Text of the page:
43 years ago today, America celebrated the first Earth Day. And in the public high school I attended in conservative Cobb County, Georgia, we had a big Earth Day program, complete with a speech by actor Hal Holbrook, who had identified with the environmentalist cause in some manner that eludes me today.

That amazes me, now that being identified as an “environmentalist” leads so many people to identify one as a secular-socialist elitist. On the first Earth Day, Georgia was governed by none other than Lester Maddox, and my home turf was about to be represented by Larry McDonald, soon to become president of the John Birch Society (with whom Lester was identified as well). But I don’t recall my school or its principal getting any serious flak for spending a good chunk of a taxpayer supported day talking about the damage we were doing to the environment and what we could collectively do about it.

That wouldn’t happen today, for all the talk about union teachers (who don’t, by the way, have collective bargaining rights in states like Georgia) brainwashing children imprisoned in “government schools” instead of being free to attend conservative evangelical madrassas where kids are taught about man’s God-given dominion over the earth. 43 years of progress, eh?

UPDATE: commenter TR and mistermix at Ballon Juice (who also takes on the impossible task of out-mocking my self-mockery about age) make the legitimate point that the environmental challenges facing the country in 1970 were more tangible, immediate and remediable (as subsequent clean air and water legislation showed) than those we are struggling to deal with today.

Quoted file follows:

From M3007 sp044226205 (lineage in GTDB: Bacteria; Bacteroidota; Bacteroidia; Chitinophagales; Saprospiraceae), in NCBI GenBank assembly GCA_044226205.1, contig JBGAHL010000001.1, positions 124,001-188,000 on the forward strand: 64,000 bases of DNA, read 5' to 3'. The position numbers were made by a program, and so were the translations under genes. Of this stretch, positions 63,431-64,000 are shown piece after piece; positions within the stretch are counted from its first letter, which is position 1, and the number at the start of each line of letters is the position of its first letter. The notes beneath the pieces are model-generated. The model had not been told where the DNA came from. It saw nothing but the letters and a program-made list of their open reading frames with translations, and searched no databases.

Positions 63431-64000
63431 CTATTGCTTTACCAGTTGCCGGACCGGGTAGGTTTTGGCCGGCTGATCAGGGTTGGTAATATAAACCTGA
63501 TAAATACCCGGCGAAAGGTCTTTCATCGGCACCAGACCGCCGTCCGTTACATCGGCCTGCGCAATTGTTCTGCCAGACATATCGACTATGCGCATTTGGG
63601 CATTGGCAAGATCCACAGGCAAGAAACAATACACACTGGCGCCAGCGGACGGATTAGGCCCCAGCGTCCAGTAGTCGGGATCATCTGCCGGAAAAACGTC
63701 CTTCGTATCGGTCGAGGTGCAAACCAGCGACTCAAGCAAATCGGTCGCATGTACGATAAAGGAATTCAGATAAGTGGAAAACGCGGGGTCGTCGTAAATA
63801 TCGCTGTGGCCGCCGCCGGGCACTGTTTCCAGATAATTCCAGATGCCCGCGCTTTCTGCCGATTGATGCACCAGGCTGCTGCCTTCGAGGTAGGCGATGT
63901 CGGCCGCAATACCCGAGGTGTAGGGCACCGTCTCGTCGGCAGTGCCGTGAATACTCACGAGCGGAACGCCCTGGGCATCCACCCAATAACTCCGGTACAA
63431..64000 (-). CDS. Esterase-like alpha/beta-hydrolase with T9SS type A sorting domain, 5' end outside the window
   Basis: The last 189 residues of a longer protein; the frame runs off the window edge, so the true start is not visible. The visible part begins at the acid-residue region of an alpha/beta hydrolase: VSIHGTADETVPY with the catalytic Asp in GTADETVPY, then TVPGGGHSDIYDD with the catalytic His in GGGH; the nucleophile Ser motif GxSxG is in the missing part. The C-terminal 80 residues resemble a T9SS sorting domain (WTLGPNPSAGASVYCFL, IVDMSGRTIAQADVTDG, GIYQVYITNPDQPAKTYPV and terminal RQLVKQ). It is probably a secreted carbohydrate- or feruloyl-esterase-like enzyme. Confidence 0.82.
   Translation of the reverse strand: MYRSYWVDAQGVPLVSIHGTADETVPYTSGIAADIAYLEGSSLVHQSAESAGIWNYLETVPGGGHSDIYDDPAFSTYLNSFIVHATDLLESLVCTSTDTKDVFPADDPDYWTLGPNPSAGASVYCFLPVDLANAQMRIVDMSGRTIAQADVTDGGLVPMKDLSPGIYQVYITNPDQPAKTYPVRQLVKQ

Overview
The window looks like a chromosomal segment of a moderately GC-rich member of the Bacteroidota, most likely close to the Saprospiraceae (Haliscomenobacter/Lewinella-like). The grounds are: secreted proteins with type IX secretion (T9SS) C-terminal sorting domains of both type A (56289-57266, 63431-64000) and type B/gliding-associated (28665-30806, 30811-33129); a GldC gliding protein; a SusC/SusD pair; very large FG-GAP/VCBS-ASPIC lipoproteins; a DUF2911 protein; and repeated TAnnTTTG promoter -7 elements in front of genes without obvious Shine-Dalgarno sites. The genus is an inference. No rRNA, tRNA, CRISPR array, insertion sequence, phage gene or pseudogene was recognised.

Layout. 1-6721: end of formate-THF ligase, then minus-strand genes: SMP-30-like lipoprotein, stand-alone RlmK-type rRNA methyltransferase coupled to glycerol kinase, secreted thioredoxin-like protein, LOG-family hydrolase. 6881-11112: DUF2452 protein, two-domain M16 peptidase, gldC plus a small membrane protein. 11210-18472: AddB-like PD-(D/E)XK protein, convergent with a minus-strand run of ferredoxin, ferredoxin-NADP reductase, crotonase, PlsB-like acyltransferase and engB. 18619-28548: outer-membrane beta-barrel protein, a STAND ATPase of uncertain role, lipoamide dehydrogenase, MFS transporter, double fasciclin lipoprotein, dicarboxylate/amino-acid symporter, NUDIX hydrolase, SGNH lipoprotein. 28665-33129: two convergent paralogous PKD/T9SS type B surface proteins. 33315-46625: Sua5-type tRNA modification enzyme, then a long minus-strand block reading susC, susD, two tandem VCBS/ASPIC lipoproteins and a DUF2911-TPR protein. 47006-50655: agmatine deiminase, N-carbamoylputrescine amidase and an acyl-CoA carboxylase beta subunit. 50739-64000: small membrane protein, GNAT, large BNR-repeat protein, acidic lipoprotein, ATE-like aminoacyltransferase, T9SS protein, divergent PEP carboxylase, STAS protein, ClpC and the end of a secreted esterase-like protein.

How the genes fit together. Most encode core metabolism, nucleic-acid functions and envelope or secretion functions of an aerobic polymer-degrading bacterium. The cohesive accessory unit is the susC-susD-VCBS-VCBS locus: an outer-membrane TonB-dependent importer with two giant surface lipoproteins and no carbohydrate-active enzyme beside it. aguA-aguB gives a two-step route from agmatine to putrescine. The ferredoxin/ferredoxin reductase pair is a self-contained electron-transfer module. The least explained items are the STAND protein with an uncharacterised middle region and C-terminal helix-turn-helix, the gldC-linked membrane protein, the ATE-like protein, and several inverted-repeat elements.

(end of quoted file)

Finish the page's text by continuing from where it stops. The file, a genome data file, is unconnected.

It’s a fair point, but I still think cultural and political resistance to the very subject of the environment is at an all-time high. Commemoration of the first Earth Day was noisily opposed by Georgia’s then-insurance commissioner, Jimmy Bentley, who was running for the Republican nomination for governor (he noted that it fell on Lenin’s birthday!). He was generally dismissed as a crank, and didn’t make it to the general election ballot (Jimmy Carter eventually won that year). Nowadays one of the most powerful delusions in conservative politics in Georgia and elsewhere is the John Birch Society-generated Agenda 21 meme, whereby zoning and land-use planning are denounced as part of a one-world conspiracy against property rights.

In today’s atmosphere, would federal government action to deal with air and water pollution be as generally accepted as it was in 1970, even in Georgia? Perhaps. But I wouldn’t be certain of it.

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Ed Kilgore is a political columnist for New York and managing editor at the Democratic Strategist website. He was a contributing writer at the Washington Monthly from January 2012 until November 2015, and was the principal contributor to the Political Animal blog.